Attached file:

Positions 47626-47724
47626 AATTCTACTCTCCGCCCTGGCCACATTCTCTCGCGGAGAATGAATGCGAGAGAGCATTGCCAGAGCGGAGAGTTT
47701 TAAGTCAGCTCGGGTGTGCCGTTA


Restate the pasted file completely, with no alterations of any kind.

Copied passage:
Positions 47626-47724
47626 AATTCTACTCTCCGCCCTGGCCACATTCTCTCGCGGAGAATGAATGCGAGAGAGCATTGCCAGAGCGGAGAGTTT
47701 TAAGTCAGCTCGGGTGTGCCGTTA